Indications Aloe

Natural Cholesterol Guide

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Abrasions (f1; WHO); Abscess (f; CAN; DLZ); Acne (f; CRC; WHO); Acrochordons (f; CRC); Adenopathy (f; DEP); Alopecia (f; CRC; DAV; KAP); Amenorrhea (f; CRC; PH2); Anemia (f; WHO); Apoplexy (f; DEP); Arthrosis (f1; CAN; EGG; WO3); Asthma (f12; CAN; DLZ; EGG; KAP; PNC; RCP9(1); NP9(2):8); Bacteria (1; APA; PH2; NP9(2):8); Baldness (f; CRC); Bite (f; ULW); Bleeding (f; CRC); Blindness (f; WHO); Boil (f; AAB); Bronchosis (1; CAN; WO3); Bruise (f1; JFM; WHO); Bugbite (f1; APA; ULW); Burn (f1; AAB; CAN; ULW; VOD; WAM; WHO; X15751795); Cancer (f1; FNF, JAD; JLH; PH2); Cancer, anus (f1; CRC; JLH); Cancer, breast (f1; CRC; JLH); Cancer, larynx (f1; CRC; JLH); Cancer, lip (f1; CRC; JLH); Cancer, liver (f1; l CRC; JLH); Cancer, lymph (f; DEP); Cancer, nose (f1; CRC; JLH); Cancer, skin (f1; CRC; JLH); Cancer, stomach (f1; CRC; JLH; PH2); Cancer, tongue (f; EGG; JLH); Cancer, uterus (f; CRC; JLH); Cerebrosis (f; DLZ); Childbirth (f; CRC; DAA); Cholecystosis (f; JFM); Cold (f; CRC; JFM); Colic (f; DEP; KAP; PH2); Colitis (f12; JFM; X15199891; X15043514); Condyloma (f; CRC; JLH); Congestion (f; DLZ); Conjunctivosis (f; EGG; DEP; PHR); Constipation (f12; DAA; PH2; WAM; adult only); Consumption (f; KAP); Convulsion (f; CRC; NP9(2):8); Cough (f; APA; CRC; KAP); Cys-tosis (f; JFM); Decubitis (f; AAB); Dermatosis (f1; PH2; ULW; WHO; WO3; NP9(2):8); Diabetes (f1; APA; CAN; VOD; JAC7:405; NP9(2):8); Dysmenorrhea (f; AHL; KAP); Dyspepsia (f; AHL; CRC); Eczema (f; CAN; CRC); Edema (f1; CAN; JFM; VOD; WHO); Enterosis (f; CRC; VOD;

WO3); Epilepsy (f; KAP); Erysipelas (f; CRC; EGG); Erythema (f12; X15857459); Escherichia (1; NP9(2):8); Fever (f; DEP; GHA; VOD; NP9(2):8); Flu (1; NP9(2):8); Fracture (1; RCP7(1)); Frostbite (f12; APA; PH2; WHO; NP9(2):8); Fungus (1; AAB; APA; MPI; PH2); Gastrosis (f; CRC; VOD; WO3); Gingivosis (f; WO3); Glaucoma (f; WHO); Glioma (1; X15747063); Glossosis (f; JLH); Gonorrhea (f; JFM); Headache (f; GHA; VOD); Hemorrhoid (f; APA; CRC; WHO); Hepatosis (f1; BEJ; CRC; DEP; RCP6(1)); Herpes (12; AAB; PH2; NP9(2):8; RCP7(1)); High Cholesterol (1; WO3; X14598919); High Triglycerides (1; JAC7:405); HIV (1; WO3); Hysteria (f; CRC; VOD); IBD (12; X15043514); Immune Deficiency (1; CAN; PNC); Impotence (f; NP9(2):8); Indigestion (1; WAM); Infection (f1; APA; BEJ; PH2; NP9(2):8) Infertility (1; CRC; MPI); Inflammation (f1; CAN; CRC; GHA; PH2; VOD; WHO; NP9(2):8; X15182910); Intoxication (1; X8937458); Ischemia (1; PH2); Itch (f; DAA); Jaundice (f; CRC; KAB); Klebsiella (1; NP9(2):8); Leprosy (f; KAB); Leukemia (f; CRC; JLH); Leukorrhea (f; JFM); Lumbago (f; KAB); Measles (1; NP9(2):8); Mouth Sores (f1; CAN; EGG); Myalgia (f; KAB); Mycosis (1; FNF; PH2; WHO); Nephrosis (f; JFM); Ophthalmia (f; DEP; KAB); Pain (f; EGG; GHA; PH2); Peptic Ulcers (f1; CAN; CRC); Periodontosis (f; EGG); PMS (f; APA); Pneumonia (f; JFM); Proctosis (f; CRC); Pseudomonas (1; NP9(2):8); Psoriasis (f12; CAN; PH2; WHO; NP9(2):8; X15857459); Pulmonosis (f; JFM); Radiation Burns (1; CRC; DAA; WHO); Rash (f1; AAB; IED); Rheumatism (f; WO3); Ringworm (f1; APA); Salmonella (1; CRC); Seborrhea (f; WHO); Shock (1; X15566601); Snakebite (f; IED); Sore (f1; IED; X15751795); Sore Throat (f; JFM); Splenosis (f; DEP; KAB); Sprain (f; JFM); Staphylococcus (1; CRC; PH2); Sting (f; IED); Stomatosis (f; JLH); Strangury (f; KAB); Streptococcus (1; CRC); Sunburn (f1; AAB; PNC; VOD; WAM); Swelling (f; GHA; JFM); Syphilis (f; PHR); Toothache (f; DAV); Trachosis (f; WO3); Tuberculosis (1; DAA); Tumors (f1; CRC); Ulcer (f1; APA; JFM; PH2; VOD; WAM; WHO; WO3); Uterosis (f; CRC); Vaccinia (1; NP9(2):8); Vaginosis (f; APA); Venereal Disease (f; CRC; JFM); Virus (1; PH2; NP9(2):8); Wart (f; CRC; JLH); Weaning (f; VOD); Worm (f1; IED; MPI; PH2); Wound (f1; APA; CAN; CRC; NP9(2):8).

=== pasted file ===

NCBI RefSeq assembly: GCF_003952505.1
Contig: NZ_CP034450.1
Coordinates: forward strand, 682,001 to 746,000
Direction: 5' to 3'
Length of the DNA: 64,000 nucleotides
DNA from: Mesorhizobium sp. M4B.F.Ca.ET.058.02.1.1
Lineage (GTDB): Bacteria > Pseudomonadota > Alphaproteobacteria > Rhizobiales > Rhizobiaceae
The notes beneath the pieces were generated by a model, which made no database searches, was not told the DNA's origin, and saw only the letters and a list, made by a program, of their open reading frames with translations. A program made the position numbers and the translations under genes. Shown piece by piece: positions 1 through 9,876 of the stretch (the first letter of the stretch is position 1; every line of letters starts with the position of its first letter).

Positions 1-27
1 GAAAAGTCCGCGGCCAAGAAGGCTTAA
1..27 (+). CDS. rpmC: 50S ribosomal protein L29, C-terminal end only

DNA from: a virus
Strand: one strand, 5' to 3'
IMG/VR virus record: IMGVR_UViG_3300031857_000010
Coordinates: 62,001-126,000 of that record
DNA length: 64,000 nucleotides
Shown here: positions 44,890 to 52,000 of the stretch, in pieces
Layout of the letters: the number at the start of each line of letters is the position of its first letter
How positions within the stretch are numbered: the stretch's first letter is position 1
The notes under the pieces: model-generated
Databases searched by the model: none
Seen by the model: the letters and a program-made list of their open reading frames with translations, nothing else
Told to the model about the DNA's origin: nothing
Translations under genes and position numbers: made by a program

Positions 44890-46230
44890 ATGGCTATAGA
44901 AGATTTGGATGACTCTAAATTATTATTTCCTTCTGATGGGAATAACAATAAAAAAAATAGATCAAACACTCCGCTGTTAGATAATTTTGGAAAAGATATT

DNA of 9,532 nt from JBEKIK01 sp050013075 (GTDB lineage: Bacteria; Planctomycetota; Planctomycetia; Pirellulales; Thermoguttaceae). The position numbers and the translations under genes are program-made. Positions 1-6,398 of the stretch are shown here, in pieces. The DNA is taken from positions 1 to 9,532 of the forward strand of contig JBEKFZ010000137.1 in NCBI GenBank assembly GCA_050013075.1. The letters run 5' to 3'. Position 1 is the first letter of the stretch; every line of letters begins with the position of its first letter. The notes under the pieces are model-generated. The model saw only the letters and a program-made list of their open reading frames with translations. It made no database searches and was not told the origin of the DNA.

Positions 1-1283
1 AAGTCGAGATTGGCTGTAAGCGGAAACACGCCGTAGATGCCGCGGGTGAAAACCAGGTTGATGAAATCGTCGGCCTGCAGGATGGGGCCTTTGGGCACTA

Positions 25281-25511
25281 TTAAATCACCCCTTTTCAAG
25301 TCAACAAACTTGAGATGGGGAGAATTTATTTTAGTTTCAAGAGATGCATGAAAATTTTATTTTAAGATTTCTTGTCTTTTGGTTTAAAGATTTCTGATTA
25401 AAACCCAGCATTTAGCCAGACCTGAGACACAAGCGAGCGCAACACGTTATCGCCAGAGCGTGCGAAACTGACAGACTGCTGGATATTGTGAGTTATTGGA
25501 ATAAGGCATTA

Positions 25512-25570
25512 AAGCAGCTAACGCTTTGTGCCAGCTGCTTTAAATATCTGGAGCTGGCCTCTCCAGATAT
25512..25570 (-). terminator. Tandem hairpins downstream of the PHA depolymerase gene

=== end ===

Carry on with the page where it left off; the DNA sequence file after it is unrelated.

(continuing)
Dosages (Aloe):

I would not myself think of it as food but TAN calls it a vegetable and FAC says the gel is often added to juices and jellies; bitter extracts are used in some beverages and candies and Dr. Samst Swedish bitters (FAC; TAN); 50-300 mg powder in a single dose at bedtime (AHP); 50-200 mg powder (APA); 1 Tbsp gel 3 x/day (APA); 25 mg in 701 mg soybean oil, 1-2 softgels 3 x/day; apply topically; or 1 tsp juice after meals (SF).